Signatories and Ratifications]






As amended by the Protocol of Amendment to the Charter of the Organization of American States "Protocol of Buenos Aires", signed on February 27, 1967, at the Third Special Inter-American Conference,


by the Protocol of Amendment to the Charter of the Organization of American States "Protocol of Cartagena de Indias", approved on December 5, 1985, at the Fourteenth Special Session of the General Assembly,


by the Protocol of Amendment to the Charter of the Organization of American States "Protocol of Washington", approved on December 14, 1992, at the Sixteenth Special Session of the General Assembly,


and by the Protocol of Amendment to the Charter of the Organization of American States "Protocol of Managua", adopted on June 10, 1993, at the Nineteenth Special Session of the General Assembly.      







      Convinced that the historic mission of America is to offer to man a land of liberty and a favorable environment for the development of his personality and the realization of his just aspirations;


      Conscious that that mission has already inspired numerous agreements, whose essential value lies in the desire of the American peoples to live together in peace and, through their mutual understanding and respect for the sovereignty of each one, to provide for the betterment of all, in independence, in equality and under law;


      Convinced that representative democracy is an indispensable condition for the stability, peace and development of the region;


      Confident that the true significance of American solidarity and good neighborliness can only mean the consolidation on this continent, within the framework of democratic institutions, of a system of individual liberty and social justice based on respect for the essential rights of man;


      Persuaded that their welfare and their contribution to the progress and the civilization of the world will increasingly require intensive continental cooperation;


      Resolved to persevere in the noble undertaking that humanity has conferred upon the United Nations, whose principles and purposes they solemnly reaffirm;


      Convinced that juridical organization is a necessary condition for security and peace founded on moral order and on justice; and


      In accordance with Resolution IX of the Inter-American Conference on Problems of War and Peace, held in Mexico City,  



upon the following







Chapter I




Article 1


      The American States establish by this Charter the international organization that they have developed to achieve an order of peace and justice, to promote their solidarity, to strengthen their collaboration, and to defend their sovereignty, their territorial integrity, and their independence.  Within the United Nations, the Organization of American States is a regional agency.


      The Organization of American States has no powers other than those expressly conferred upon it by this Charter, none of whose provisions authorizes it to intervene in matters that are within the internal jurisdiction of the Member States.


Article 2


      The Organization of American States, in order to put into practice the principles on which it is founded and to fulfill its regional obligations under the Charter of the United Nations, proclaims the following essential purposes:


a)   To strengthen the peace and security of the continent;


b)   To promote and consolidate representative democracy, with due respect for the principle of nonintervention;


c)   To prevent possible causes of difficulties and to ensure the pacific settlement of disputes that may arise among the Member States;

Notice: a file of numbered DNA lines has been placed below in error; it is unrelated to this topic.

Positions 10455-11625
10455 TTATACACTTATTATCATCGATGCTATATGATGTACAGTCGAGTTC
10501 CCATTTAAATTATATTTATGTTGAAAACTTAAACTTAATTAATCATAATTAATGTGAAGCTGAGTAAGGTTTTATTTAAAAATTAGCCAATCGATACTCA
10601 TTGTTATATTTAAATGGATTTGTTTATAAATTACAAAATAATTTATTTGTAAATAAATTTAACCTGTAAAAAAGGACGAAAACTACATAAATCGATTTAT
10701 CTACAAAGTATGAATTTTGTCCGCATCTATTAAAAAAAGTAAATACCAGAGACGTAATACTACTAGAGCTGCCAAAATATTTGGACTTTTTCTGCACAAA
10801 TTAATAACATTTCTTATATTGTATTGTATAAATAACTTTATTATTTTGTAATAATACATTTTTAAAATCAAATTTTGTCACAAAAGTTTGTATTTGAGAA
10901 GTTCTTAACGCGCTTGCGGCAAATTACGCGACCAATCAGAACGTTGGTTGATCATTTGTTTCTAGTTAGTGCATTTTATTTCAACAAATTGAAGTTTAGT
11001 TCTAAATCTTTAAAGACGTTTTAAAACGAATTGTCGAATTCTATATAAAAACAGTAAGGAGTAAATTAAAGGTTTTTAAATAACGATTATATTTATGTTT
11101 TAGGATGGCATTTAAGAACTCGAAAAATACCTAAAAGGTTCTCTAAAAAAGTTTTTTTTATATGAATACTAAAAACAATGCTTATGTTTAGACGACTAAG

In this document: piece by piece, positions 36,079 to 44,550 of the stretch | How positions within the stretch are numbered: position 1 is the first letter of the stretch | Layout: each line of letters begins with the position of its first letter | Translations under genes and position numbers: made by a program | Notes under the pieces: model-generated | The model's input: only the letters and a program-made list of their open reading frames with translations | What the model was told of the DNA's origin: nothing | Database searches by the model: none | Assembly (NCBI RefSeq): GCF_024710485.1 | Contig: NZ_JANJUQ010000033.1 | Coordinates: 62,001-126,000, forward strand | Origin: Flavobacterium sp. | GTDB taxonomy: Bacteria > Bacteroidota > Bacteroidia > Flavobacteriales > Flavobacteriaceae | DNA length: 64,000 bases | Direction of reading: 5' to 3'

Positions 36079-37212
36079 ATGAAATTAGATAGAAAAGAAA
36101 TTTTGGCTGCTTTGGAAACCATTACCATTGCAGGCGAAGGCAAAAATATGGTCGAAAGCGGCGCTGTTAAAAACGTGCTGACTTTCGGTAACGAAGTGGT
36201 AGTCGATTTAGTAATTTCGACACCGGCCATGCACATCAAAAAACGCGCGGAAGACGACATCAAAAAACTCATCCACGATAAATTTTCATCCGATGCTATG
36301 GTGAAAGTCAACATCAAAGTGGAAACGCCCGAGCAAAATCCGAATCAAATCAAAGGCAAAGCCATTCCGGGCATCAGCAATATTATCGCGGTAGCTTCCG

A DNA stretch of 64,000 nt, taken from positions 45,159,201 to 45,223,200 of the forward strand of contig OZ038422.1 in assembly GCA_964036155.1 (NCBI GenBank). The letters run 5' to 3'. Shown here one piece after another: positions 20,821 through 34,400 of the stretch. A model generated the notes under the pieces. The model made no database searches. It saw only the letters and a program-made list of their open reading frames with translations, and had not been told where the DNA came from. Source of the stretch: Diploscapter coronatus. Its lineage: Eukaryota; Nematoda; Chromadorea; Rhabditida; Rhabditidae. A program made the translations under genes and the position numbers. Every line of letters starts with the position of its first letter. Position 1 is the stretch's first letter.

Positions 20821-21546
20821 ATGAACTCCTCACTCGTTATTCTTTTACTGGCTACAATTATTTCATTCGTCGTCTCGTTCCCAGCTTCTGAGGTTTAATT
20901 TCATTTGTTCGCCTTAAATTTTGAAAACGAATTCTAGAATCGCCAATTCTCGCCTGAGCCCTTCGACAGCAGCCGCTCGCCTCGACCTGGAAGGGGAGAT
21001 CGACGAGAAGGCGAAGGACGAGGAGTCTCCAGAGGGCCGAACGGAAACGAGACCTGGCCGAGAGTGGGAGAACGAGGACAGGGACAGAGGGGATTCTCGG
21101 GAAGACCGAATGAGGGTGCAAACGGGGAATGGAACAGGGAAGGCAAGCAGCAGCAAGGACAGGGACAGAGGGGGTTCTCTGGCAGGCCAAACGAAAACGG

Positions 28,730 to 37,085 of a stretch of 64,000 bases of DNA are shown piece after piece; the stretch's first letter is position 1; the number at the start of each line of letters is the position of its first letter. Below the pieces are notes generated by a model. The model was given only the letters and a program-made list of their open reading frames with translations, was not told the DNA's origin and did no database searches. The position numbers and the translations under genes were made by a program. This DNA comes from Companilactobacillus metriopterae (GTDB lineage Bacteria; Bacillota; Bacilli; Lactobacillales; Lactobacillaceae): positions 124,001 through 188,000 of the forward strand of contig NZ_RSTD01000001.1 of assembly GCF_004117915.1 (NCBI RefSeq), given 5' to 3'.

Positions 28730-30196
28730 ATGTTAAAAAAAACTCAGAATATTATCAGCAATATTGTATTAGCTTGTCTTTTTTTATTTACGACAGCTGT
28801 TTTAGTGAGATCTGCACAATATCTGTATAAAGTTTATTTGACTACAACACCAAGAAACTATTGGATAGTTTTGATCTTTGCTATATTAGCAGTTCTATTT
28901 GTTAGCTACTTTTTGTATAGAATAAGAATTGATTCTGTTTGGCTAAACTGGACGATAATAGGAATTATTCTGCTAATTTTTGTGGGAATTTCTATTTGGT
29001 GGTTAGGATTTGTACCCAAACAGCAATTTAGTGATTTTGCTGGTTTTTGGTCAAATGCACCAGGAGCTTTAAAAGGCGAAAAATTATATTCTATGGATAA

d)   To provide for common action on the part of those States in the event of aggression;


e)   To seek the solution of political, juridical, and economic problems that may arise among them;


f)    To promote, by cooperative action, their economic, social, and cultural development;


g)   To eradicate extreme poverty, which constitutes an obstacle to the full democratic development of the peoples of the hemisphere; and


h)   To achieve an effective limitation of conventional weapons that will make it possible to devote the largest amount of resources to the economic and social development of the Member States.


Chapter II




Article 3


      The American States reaffirm the following principles:


a)   International law is the standard of conduct of States in their reciprocal relations;


b)   International order consists essentially of respect for the personality, sovereignty, and independence of States, and the faithful fulfillment of obligations derived from treaties and other sources of international law;


c)   Good faith shall govern the relations between States;


d)   The solidarity of the American States and the high aims which are sought through it require the political organization of those States on the basis of the effective exercise of representative democracy;


e)   Every State has the right to choose, without external interference, its political, economic, and social system and to organize itself in the way best suited to it, and has the duty to abstain from intervening in the affairs of another State.  Subject to the foregoing, the American States shall cooperate fully among themselves, independently of the nature of their political, economic, and social systems;


f)    The elimination of extreme poverty is an essential part of the promotion and consolidation of representative democracy and is the common and shared responsibility of the American States;


g)   The American States condemn war of aggression:  victory does not give rights;


h)   An act of aggression against one American State is an act of aggression against all the other American States;   


i)    Controversies of an international character arising between two or more American States shall be settled by peaceful procedures;